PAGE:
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DNS Security: More Bang for Your Buck

At some point, most communication that happens on a network requires DNS, typically before the communication actually starts. This is true for legitimate traffic, of course, but also for malicious communication. Malware typically uses DNS for C&C communication, while advanced malware uses DNS to infiltrate malicious code or to exfiltrate data.

 

This makes DNS a top threat vector; hence, it is critical to set adequate protections in place to efficiently mitigate this threat. And when it comes to DNS - as with other forms of security controls - there are three ways to detect and block varying threats:

 

  • Signature: Many DNS exploits or malicious behavior patterns have known DNS signatures. This includes (D)DoS attacks aimed at the DNS service itself. Being able to detect these signatures and block related traffic is an effective defense against these well-known threats. Signature protection can be viewed as a first line defense, blocking “high and fast” or known malicious activity.

 

  •  Reputation: Security research can identify domain names and IP addresses associated with malicious activity. This is particularly important given that an estimated 50% of newly registered domain names will be blocked within a month and 25% within a day, according to Farsight Security1. Malicious domain names can be added to DNS services to block queries or redirect communication (e.g., to a honeypot). This approach has the advantage of blocking a communication beforeit starts, and by leveraging the scalability of DNS against malware, millions of Indicators of Compromise can be added to DNS.

 

  • Behavioral analysis: As malware becomes more adaptive and, in some cases, targeted at a specific organization, neither signature nor reputation-based approaches effectively mitigate against all threats. Examples of approaches that may evade traditional security measures include Domain Generation Algorithms, Fast Flux, and targeted data exfiltration using domain names historically registered for a specific attack. Behavioral analysis of DNS queries involves techniques such as maintaining state over many individual queries and “scoring” traffic based on algorithms to identify “zero day” attacks that cannot be identified by signature or blocked based on reputation.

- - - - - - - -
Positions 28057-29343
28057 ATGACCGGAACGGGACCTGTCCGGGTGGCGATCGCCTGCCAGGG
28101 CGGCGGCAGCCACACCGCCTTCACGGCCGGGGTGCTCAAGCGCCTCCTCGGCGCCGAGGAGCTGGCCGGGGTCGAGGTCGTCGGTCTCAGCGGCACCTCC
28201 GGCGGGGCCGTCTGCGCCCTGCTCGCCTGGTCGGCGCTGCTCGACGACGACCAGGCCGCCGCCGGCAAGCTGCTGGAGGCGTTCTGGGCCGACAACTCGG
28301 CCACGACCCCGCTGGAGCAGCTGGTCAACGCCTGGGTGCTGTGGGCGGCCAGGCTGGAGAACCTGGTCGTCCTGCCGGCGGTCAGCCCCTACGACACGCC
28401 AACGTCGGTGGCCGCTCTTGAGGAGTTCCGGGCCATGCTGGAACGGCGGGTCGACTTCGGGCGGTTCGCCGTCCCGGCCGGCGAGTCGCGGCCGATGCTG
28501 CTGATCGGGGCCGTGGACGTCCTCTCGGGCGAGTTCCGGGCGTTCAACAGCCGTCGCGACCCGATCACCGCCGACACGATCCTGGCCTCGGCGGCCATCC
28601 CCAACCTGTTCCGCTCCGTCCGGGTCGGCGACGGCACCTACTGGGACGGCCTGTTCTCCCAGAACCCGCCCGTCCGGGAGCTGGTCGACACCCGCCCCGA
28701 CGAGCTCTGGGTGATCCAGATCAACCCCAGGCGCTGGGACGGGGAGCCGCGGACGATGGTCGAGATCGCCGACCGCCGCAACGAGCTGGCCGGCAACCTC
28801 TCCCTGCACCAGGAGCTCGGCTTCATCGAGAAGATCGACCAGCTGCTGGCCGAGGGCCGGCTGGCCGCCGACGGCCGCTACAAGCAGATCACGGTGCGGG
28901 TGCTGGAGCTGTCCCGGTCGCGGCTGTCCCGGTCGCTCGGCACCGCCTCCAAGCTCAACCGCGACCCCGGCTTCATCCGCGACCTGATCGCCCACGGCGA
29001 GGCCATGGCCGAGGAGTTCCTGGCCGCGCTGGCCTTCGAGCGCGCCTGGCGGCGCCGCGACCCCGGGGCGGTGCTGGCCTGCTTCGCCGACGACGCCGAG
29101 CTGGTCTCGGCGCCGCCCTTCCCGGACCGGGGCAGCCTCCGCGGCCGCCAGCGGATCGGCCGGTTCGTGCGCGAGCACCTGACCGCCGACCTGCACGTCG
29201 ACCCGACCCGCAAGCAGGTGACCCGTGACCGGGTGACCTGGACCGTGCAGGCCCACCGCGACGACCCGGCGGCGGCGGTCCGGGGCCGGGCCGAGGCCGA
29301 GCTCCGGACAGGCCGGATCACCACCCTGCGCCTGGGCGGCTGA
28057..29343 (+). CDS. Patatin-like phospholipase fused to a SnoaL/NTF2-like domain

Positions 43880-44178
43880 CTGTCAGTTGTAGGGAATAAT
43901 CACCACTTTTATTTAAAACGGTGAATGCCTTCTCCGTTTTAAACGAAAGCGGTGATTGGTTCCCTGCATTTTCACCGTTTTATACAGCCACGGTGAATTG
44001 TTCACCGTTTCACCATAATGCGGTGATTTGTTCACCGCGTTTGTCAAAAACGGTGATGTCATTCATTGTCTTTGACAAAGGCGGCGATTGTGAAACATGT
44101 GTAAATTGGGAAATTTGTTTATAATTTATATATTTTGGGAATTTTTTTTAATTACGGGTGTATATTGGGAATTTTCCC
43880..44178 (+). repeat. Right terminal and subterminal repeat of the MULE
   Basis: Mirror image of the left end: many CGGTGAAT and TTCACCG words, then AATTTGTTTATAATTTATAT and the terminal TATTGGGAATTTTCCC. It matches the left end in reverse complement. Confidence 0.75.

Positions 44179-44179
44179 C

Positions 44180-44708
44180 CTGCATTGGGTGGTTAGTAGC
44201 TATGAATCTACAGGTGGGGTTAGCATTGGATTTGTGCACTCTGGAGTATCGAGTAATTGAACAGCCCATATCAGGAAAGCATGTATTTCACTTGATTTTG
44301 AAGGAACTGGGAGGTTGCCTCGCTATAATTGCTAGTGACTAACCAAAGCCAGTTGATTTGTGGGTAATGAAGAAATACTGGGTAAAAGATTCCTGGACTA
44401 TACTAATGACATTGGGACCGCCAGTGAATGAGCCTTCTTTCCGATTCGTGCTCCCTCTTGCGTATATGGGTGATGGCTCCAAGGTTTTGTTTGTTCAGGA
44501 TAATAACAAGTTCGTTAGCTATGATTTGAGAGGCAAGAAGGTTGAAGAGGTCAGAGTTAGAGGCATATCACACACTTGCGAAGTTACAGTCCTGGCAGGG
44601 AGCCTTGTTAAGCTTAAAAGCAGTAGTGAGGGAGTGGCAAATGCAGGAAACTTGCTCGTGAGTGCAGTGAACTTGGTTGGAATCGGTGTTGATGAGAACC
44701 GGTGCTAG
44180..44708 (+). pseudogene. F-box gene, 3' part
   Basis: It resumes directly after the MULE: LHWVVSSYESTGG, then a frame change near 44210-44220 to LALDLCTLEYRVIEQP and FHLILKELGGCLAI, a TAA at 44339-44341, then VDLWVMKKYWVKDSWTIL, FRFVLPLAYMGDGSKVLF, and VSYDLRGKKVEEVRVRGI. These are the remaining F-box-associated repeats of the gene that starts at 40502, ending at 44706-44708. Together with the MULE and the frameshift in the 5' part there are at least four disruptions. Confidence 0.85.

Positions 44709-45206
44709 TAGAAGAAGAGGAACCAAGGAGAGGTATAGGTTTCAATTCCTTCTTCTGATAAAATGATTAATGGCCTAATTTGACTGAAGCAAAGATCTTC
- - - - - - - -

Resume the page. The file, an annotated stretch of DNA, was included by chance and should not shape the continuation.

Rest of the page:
All these mitigating techniques can be deployed either using on-premises DNS architecture, or via a Cloud based DNS service, and usually for a fraction of the cost of other non DNS-based solutions. In terms of risk mitigation strategy, DNS is not only a threat vector that must be covered but also provides more “bang for buck” than many other approaches.

 

Besides costs, traditional non-DNS-based solutions, such as “next generation” firewalls (NGFW), are limited by scalability challenges. That is not to say these firewalls do not protect an organization, rather that they do not scale when blocking threats based on domain names. For instance, a NGFW might be limited to 250,000 domain names as IoCs to block. By contrast, DNS response policy zones can scale to block millions of IoCs .

 

Deep Packet Inspection (DPI) solutions can also be costly to implement at scale, and a key limitation in their effectiveness is changing work patterns and the introduction of cloud-based services. Increasingly, points of Internet connectivity are not limited to data centers; branch offices have local Internet access for their cloud services and mobile users may access these services from any network across multiple devices. DNS, however, is a common factor and can provide a key point of visibility and control for these networks and devices.